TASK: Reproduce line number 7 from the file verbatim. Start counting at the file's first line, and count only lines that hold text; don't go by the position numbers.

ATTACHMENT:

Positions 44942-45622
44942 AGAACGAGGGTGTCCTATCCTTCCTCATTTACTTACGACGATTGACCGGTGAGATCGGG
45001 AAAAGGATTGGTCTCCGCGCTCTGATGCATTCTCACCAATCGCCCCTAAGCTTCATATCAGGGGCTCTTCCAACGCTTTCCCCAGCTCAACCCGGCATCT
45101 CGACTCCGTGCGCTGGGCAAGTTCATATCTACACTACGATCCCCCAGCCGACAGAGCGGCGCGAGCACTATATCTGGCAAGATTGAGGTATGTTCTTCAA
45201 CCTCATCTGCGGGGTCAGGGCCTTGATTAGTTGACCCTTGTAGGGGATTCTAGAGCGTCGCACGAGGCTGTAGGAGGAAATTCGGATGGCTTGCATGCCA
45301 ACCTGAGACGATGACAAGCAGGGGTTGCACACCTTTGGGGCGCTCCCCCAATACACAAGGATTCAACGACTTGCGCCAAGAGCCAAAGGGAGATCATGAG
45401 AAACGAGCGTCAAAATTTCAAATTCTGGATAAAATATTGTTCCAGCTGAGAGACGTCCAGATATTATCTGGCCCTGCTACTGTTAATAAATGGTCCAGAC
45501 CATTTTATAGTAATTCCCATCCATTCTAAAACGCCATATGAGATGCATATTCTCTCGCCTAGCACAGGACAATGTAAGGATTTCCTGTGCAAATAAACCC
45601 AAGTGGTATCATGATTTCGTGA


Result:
45401 AAACGAGCGTCAAAATTTCAAATTCTGGATAAAATATTGTTCCAGCTGAGAGACGTCCAGATATTATCTGGCCCTGCTACTGTTAATAAATGGTCCAGAC